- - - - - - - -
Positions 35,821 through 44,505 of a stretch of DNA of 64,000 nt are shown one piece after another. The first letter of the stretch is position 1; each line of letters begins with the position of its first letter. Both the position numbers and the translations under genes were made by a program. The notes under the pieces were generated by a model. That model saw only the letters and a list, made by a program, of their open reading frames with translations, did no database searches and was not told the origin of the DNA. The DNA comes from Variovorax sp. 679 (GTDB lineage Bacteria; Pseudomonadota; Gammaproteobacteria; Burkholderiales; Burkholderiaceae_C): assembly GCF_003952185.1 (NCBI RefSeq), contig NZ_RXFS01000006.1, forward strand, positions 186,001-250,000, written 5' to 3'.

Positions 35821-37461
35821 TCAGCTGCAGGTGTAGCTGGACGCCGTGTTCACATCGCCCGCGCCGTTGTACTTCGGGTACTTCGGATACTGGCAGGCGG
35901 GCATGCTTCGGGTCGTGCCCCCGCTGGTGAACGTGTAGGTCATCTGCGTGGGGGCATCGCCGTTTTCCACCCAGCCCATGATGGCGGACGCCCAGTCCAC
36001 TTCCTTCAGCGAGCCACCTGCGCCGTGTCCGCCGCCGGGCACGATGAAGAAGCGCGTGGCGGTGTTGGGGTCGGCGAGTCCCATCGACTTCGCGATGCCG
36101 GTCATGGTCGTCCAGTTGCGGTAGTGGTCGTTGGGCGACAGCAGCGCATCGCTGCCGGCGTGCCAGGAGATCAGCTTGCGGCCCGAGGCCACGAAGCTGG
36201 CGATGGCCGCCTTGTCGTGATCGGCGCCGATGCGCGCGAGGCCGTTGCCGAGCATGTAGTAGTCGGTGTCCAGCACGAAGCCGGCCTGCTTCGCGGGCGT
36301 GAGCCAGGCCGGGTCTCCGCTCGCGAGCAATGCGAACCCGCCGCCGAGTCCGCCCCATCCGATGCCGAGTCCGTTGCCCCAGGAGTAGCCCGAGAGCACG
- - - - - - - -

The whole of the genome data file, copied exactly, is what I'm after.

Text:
Positions 35,821 through 44,505 of a stretch of DNA of 64,000 nt are shown one piece after another. The first letter of the stretch is position 1; each line of letters begins with the position of its first letter. Both the position numbers and the translations under genes were made by a program. The notes under the pieces were generated by a model. That model saw only the letters and a list, made by a program, of their open reading frames with translations, did no database searches and was not told the origin of the DNA. The DNA comes from Variovorax sp. 679 (GTDB lineage Bacteria; Pseudomonadota; Gammaproteobacteria; Burkholderiales; Burkholderiaceae_C): assembly GCF_003952185.1 (NCBI RefSeq), contig NZ_RXFS01000006.1, forward strand, positions 186,001-250,000, written 5' to 3'.

Positions 35821-37461
35821 TCAGCTGCAGGTGTAGCTGGACGCCGTGTTCACATCGCCCGCGCCGTTGTACTTCGGGTACTTCGGATACTGGCAGGCGG
35901 GCATGCTTCGGGTCGTGCCCCCGCTGGTGAACGTGTAGGTCATCTGCGTGGGGGCATCGCCGTTTTCCACCCAGCCCATGATGGCGGACGCCCAGTCCAC
36001 TTCCTTCAGCGAGCCACCTGCGCCGTGTCCGCCGCCGGGCACGATGAAGAAGCGCGTGGCGGTGTTGGGGTCGGCGAGTCCCATCGACTTCGCGATGCCG
36101 GTCATGGTCGTCCAGTTGCGGTAGTGGTCGTTGGGCGACAGCAGCGCATCGCTGCCGGCGTGCCAGGAGATCAGCTTGCGGCCCGAGGCCACGAAGCTGG
36201 CGATGGCCGCCTTGTCGTGATCGGCGCCGATGCGCGCGAGGCCGTTGCCGAGCATGTAGTAGTCGGTGTCCAGCACGAAGCCGGCCTGCTTCGCGGGCGT
36301 GAGCCAGGCCGGGTCTCCGCTCGCGAGCAATGCGAACCCGCCGCCGAGTCCGCCCCATCCGATGCCGAGTCCGTTGCCCCAGGAGTAGCCCGAGAGCACG